Linq in C# Learn to Return IEnumerable and not List<>

(Updated 3/27/2011 and works with .Net 3-4)

When I wrote this article I was fixated on returning IEnumerable instead of of List<>. Being a wiser developer my advice now would be to return IList<> instead of IEnumerable in most situations after using the extension ToList() to not have any differed execution due to IQueryable. One should return IList<> because List<> is malleable and can be changed by the consumer in some situations which may have undesired effects elsewhere. My intent now with this article is just to understand how IQueryable uses IEnumerable, such as does List<> and really when to use IQueryable and how it may effect the code.. To that end I have reworked this article.

IQueryable and IEnumerable and List<>

In .Net 2.0 with the release of generic collections one would return List<> and was not too concerned with IEnumerable which List<> derives from. This changed with .Net 3 and the iQueryable returns.

With Entity Framework and Linq to Object/SQL the ability to build queries (differed execution) was presented to the user. A querable item means that the operation in question is held off until the data values are actually needed. The IEnumerable which List<> and IQueryable inherits from simply provides the common base for operations for items to be enumerated (listed).

Stating again, when one uses or returns IQueryable, the operation of getting the list is not done until the data is actually needed; it is differed.  (One can see that in the Visual Studio debugger when viewing the querable list in question, one has to click on it to enumerate it in the debugger before values are shown! When data is not IQuerable the debugger can show it immediately.)

Whereas wiht List and other IEnumerable derived lists,  such as IList<>, the process is done immediately (unless the parent object is IQueryable then one needs to covert it to a hard List<>). Differed operations are good when building a larger set of data outside the method returing IQueryable. But it is not always needed.

Since the execution is differed changes in the list will be reflected at the time of acquisition. Meaning that if you know the list may change and the user should not see those changes, send back a list and not a Queryable. That is done by calling ToList with any Linq operation.

Original Article

When you find a pattern in programming that is a sign that you need to place it into a function for reuse. With .Net 3.5 there is value in returning IEnumerable of items where before one would return a list.

// Take an object and print out the property name and its value
// for all public properties. public static
void DisplayPublicPropertiesAndValues<T>( T target )
   foreach (PropertyInfo prp in GetPublic<T>())
      Console.WriteLine( prp.Name + " " + prp.GetValue( target, null ) );

// I have to put things into a list to enumerate over it in the calling method.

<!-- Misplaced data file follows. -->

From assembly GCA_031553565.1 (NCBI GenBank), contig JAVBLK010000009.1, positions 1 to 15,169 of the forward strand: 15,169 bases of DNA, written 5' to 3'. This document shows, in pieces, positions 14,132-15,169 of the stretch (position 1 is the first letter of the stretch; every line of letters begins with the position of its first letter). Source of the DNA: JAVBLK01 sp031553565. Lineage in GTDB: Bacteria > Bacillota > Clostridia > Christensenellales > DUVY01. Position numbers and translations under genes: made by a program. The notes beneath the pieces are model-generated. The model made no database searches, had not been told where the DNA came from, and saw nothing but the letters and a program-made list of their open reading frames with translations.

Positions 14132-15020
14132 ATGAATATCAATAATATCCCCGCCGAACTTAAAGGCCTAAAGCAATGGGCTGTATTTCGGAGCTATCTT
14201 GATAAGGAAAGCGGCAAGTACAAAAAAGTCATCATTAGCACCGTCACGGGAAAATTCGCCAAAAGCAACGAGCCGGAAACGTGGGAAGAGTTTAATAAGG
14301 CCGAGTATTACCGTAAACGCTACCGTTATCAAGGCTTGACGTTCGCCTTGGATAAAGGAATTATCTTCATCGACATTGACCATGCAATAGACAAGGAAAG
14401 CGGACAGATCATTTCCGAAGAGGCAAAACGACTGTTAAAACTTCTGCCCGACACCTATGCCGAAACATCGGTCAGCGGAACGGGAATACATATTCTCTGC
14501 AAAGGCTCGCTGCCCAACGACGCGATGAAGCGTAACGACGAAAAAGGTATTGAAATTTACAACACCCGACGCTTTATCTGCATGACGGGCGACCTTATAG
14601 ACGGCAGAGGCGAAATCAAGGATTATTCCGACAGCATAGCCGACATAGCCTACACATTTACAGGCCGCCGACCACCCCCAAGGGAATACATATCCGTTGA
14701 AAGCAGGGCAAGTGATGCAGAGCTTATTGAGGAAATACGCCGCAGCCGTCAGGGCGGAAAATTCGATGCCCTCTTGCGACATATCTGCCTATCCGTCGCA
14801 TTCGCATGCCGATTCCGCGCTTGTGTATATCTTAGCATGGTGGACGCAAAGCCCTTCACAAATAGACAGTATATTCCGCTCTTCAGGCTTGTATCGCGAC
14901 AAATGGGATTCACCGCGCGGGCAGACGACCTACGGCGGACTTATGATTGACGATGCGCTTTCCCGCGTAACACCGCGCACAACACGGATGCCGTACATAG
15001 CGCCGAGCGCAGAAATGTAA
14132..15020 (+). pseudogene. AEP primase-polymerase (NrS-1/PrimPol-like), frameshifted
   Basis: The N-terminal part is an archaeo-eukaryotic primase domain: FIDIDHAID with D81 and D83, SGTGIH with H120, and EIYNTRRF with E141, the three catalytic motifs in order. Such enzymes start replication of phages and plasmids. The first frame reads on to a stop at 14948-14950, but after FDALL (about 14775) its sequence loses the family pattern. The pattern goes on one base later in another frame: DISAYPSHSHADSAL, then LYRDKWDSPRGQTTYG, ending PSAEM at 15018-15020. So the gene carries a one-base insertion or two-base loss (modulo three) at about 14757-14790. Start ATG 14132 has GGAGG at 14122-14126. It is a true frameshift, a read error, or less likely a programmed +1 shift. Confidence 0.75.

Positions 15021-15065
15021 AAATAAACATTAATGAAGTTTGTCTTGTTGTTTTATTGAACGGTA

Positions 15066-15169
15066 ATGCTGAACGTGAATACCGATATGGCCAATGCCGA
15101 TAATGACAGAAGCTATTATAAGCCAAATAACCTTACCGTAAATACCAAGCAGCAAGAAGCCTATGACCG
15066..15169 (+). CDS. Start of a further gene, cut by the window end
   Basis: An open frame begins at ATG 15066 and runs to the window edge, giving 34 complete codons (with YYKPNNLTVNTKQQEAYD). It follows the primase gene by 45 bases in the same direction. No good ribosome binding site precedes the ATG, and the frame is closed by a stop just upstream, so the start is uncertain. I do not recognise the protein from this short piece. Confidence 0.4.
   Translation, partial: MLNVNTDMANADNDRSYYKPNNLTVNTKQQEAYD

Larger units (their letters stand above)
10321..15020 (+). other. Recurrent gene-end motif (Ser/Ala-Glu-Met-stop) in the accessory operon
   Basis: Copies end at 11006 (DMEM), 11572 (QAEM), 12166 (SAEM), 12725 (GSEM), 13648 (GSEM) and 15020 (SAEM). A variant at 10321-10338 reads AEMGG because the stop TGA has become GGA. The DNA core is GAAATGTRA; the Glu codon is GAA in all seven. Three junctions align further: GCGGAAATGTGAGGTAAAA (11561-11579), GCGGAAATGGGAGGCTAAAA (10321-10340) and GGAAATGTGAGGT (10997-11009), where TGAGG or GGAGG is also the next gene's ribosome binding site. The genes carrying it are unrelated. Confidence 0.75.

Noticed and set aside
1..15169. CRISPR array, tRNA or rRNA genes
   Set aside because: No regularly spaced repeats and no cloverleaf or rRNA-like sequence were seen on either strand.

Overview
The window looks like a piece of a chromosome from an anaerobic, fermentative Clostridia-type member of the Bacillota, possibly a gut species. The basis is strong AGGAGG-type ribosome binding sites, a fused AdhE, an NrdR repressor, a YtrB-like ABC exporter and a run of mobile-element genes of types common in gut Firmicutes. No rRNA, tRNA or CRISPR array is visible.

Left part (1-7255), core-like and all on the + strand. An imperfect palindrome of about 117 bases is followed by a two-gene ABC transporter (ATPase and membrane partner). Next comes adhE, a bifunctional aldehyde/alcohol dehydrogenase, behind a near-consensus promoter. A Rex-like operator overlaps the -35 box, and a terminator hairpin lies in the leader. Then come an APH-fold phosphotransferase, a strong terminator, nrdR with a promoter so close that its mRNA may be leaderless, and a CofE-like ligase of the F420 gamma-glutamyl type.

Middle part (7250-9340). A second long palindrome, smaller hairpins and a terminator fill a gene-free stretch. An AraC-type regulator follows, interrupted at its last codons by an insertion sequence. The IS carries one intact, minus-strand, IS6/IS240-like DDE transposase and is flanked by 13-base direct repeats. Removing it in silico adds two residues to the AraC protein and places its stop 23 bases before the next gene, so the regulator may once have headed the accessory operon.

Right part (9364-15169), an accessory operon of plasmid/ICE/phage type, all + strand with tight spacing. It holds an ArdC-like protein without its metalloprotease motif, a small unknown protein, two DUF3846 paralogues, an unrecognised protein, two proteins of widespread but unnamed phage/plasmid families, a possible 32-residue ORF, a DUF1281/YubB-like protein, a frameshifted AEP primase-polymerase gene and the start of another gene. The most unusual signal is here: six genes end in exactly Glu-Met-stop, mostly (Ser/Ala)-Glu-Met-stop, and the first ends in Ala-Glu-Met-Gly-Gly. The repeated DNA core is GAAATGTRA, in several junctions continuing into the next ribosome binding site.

public static List<PropertyInfo> GetPublic<T>()
   List<PropertyInfo> retList = new List<PropertyInfo>();     

   foreach (PropertyInfo prp in typeof( T ).GetProperties())
      if (prp.PropertyType == typeof( string ))
         retList.Add( prp );     

   return retList;

For example in 2.0 I would have to return a List<> of objects to accommodate my foreach needs such as found in GetPublic when I was reflecting off of a objects instance.

Now we return IEnumerable<> thanks to Linq and let it do the work for you. The above GetPublic in .Net 3.5 looks like this:

public static IEnumerable<PropertyInfo> GetPublicV2<T>()
    return (from p in typeof( T ).GetProperties()
           where p.PropertyType == typeof( string )
           select p) // Returns IQueryable
           .ToList();  // Otherwise we would be returning IQueryable so change it to a List to get the data.

// Same as above but using the extension methods
public static IEnumerable<PropertyInfo> GetPublicV3<T>()
    return typeof( T ).GetProperties()
                      .Where( p => p.PropertyType == typeof( string ))
                      .ToList(); // Otherwise we would be returning IQueryable


// As I would actually do it now in 2011
public static IList<PropertyInfo> GetPublicV4<T>()
    return typeof( T ).GetProperties()
                      .Where( p => p.PropertyType == typeof( string ) )
                      .ToList(); // Otherwise we would be returning IQueryable


A lot nicer. We achieved the same functionality but we don’t have to do the dirty work of creating a List! So advice…get used to working with IEnumerable<>.



  1. I see that you are physically creating a List and returning it, but you still could have had the return type as IEnumerable in the C# 2.0 version since List supports the IEnumerable interface.

    Also, just for clarity, the Linq method is actually returning an IQueryable, which again implements the IEnumerable interface.

    If you were already aware, then cool, otherwise I hope it helps a bit. I like the blog, keep up the good posts!

  2. omegaman says:

    I appreciate the correction! Thanks!

  3. SciTrekker says:

    “differed execution” should be “dEfferRed execution” for anyone wanting to search on that term ;)

  4. Matt says:

    Actually it should be “deferred”.

    I found the beginning of the article quite confusing until I realised what he was intending to refer to.

    Agree with Justin though – I tend to add ToList() or ToArray() at the end of the LINQ statement and return IEnumerable.

    This provides a narrower interface and avoids deferred execution. Best of both worlds!

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